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Dump The DRM From ITunes Store Music With DRM Dumpster5

Dump the DRM from iTunes Store Music with DRM Dumpster

Since it was introduced a few years ago, the iTunes Store (known originally as the iTunes Music Store until movies and TV shows were added to the downloadable catalog), has almost completely taken over the digital download marketplace, with an estimated marketshare of roughly 70-80 percent of all digital downloads. It’s so popular that during the first year the TV shows and movies were available for purchase, almost 100,000,000 million have been purchased!

With music, the numbers are staggering. As of the end of July, 2007, more than 3 billion songs have been purchased. The iTunes Store is now the third-largest music retailer, behind WalMart and Best Buy and ahead of such music retail giants as Amazon and Target. Almost 100 million iPods have been sold.

Dump the DRM from iTunes Store Music with DRM Dumpster


Why, then, do people have a hard time with music purchased from the iTunes Store? The answer is simple: DRM. DRM stands for digital rights management, and is what keeps you from taking a song purchased from the iTunes Store and transferring it to a friend’s Microsoft Zune, for example.

A utility, called DRM Dumpster, exists that offers users a fast and easy way to strip the DRM from songs purchased from the iTunes Store. These songs, sans DRM, can then be used in whatever applications or on any device that supports mp3 (or whatever other format the user selects).

I took a look at it, to see if the product worked as advertised, and if it would every be something I’d consider using, or recommending to friends.

My first impression of the software wasn’t a great one, to be honest. Starting up DRM Dumpster resulted in a lengthy period where I was unable to do anything with the computer because of the spinning beach ball (representing an unresponsive program). I saw iTunes start up and then shut down, and my System Preferences panel do the same. Finally, I was able to use DRM Dumpster.

The Process Of Identifying:

As I went through the process of identifying for DRM Dumpster exactly which songs had been purchased through the iTunes Store, and exactly how I wanted them burned, I realized something: DRM Dumpster is pretty worthless, and not worth the thirty dollar asking price for a simple download (and certainly not the forty dollars asked for the program burned to a CD).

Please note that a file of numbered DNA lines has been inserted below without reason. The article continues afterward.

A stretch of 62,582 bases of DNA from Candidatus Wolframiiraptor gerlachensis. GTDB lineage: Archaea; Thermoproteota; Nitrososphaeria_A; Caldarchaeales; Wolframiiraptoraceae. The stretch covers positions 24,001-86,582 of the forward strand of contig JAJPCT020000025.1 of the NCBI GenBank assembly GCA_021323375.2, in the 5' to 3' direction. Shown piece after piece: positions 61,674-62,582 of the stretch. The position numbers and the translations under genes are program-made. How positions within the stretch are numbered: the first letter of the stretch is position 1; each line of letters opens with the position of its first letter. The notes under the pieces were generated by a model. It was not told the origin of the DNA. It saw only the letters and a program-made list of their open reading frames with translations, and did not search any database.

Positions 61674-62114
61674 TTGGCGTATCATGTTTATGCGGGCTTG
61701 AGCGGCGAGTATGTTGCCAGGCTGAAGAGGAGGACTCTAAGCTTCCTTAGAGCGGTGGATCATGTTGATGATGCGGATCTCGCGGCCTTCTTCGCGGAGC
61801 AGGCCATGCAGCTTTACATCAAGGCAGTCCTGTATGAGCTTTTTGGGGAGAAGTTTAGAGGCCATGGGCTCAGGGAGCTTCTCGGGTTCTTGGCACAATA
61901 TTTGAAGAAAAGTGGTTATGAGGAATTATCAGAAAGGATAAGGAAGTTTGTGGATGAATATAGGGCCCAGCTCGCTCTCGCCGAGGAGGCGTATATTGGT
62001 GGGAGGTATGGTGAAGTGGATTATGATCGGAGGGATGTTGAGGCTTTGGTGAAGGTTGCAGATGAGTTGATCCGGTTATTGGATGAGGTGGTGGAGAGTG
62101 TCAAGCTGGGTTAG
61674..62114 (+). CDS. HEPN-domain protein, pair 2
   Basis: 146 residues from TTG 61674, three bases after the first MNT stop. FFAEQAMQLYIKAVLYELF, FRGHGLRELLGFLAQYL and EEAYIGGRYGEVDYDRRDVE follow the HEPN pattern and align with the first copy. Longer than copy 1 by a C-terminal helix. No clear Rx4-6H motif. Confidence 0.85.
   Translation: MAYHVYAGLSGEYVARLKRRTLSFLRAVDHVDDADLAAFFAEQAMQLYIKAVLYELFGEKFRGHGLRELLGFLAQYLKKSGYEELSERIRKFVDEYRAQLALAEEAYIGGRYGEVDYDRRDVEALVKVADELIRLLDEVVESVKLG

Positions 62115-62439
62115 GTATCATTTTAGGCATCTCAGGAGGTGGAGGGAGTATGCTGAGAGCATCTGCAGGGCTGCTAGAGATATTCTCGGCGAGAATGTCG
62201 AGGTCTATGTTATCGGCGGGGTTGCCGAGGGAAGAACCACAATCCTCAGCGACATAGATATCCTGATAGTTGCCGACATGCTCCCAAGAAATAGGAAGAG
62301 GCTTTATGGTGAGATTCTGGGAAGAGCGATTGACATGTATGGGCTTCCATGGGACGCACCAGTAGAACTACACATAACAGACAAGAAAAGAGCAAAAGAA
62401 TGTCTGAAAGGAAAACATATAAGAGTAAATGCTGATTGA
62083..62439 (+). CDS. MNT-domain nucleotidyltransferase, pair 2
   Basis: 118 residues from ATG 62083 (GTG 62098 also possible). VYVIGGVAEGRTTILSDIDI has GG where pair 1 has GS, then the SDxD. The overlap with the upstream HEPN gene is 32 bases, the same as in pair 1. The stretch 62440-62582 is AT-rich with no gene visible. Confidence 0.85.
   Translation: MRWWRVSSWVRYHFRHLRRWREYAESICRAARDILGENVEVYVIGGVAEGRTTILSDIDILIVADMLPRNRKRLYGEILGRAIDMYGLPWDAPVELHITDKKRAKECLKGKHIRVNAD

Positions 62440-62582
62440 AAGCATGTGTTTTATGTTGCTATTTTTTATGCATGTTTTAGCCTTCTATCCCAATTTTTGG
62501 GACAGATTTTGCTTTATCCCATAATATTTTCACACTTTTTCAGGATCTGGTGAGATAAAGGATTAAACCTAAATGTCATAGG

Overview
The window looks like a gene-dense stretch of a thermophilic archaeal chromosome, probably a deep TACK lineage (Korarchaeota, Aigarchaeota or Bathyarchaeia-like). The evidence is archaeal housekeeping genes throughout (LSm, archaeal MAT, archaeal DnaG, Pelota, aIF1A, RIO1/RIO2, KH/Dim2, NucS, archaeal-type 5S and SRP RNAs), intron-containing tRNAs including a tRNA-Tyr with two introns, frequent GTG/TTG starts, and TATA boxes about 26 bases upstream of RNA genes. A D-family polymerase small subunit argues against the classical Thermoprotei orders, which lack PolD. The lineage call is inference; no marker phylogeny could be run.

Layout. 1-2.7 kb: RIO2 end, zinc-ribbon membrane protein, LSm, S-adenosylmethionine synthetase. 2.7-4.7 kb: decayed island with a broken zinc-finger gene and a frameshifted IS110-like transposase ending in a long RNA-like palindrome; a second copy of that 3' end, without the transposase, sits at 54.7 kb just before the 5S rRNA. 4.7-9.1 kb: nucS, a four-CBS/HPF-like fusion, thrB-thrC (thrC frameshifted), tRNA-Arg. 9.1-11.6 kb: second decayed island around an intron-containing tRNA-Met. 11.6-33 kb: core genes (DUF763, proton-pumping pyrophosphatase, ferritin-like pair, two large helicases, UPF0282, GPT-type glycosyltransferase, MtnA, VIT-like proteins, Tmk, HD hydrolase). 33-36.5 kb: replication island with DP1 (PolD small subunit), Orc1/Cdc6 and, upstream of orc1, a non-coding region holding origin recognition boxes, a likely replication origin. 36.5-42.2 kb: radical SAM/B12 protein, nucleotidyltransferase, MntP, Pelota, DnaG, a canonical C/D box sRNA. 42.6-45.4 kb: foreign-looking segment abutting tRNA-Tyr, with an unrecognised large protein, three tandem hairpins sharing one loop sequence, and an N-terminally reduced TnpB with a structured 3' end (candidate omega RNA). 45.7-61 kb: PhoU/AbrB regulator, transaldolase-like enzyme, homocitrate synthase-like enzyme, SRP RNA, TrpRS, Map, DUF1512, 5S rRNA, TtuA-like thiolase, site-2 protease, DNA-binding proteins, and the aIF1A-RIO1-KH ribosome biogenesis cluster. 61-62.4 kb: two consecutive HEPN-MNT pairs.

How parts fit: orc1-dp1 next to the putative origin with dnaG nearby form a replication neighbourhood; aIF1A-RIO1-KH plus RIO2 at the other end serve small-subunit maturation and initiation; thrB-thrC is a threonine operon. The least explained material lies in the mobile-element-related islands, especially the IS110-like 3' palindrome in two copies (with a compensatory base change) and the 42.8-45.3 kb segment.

Here’s The Deal:

you can do EVERYTHING that DRM Dumpster offers… and you can do it all from within iTunes! There is no other program needed to remove the DRM from your songs.

Here’s the process:

First, select the songs (from within iTunes), that you have purchased from the iTunes Store. Once you have placed them into a playlist, simply burn that playlist to a CD. Note: you must have iTunes set to burn your music files to an audio CD. If you have it set to burn to a mp3 CD, then you will simply be burning the files to disc, and the DRM will not be removed. After you have burned the CD, simply put it back into the computer, and use iTunes to rip the songs from it to whatever format you want.

That’s it!

It is an insanely simple process, and one that honestly does NOT need a separate program.

So, why should someone use DRM Dumpster? I’m stumped, in all honesty. It seems to me that DRM Dumpster is simply a script (the user notes mention that a scriptable copy of iTunes is required, as well as being required to actually burn the discs), to do in a semi-automated way what could otherwise easily be done by hand. DRM Dumpster doesn’t seem to add any features to make it worthwhile.

One possible feature that would be welcomed would be the ability to put ALL the music purchased from the iTunes Store into one playlist, and then automatically burn audio discs of the correct length, one after another, similar to how a large-scale backup is performed.

Sadly, DRM Dumpster seems to be a program targeted at users who are unaware that a free, already-at-hand solution exists to a very simple problem.

My recommendation? Dump DRM Dumpster and use the thirty dollars to buy a license to Quicktime Pro… or else download thirty more songs from the iTunes Store. You’ll get far more use out of either!

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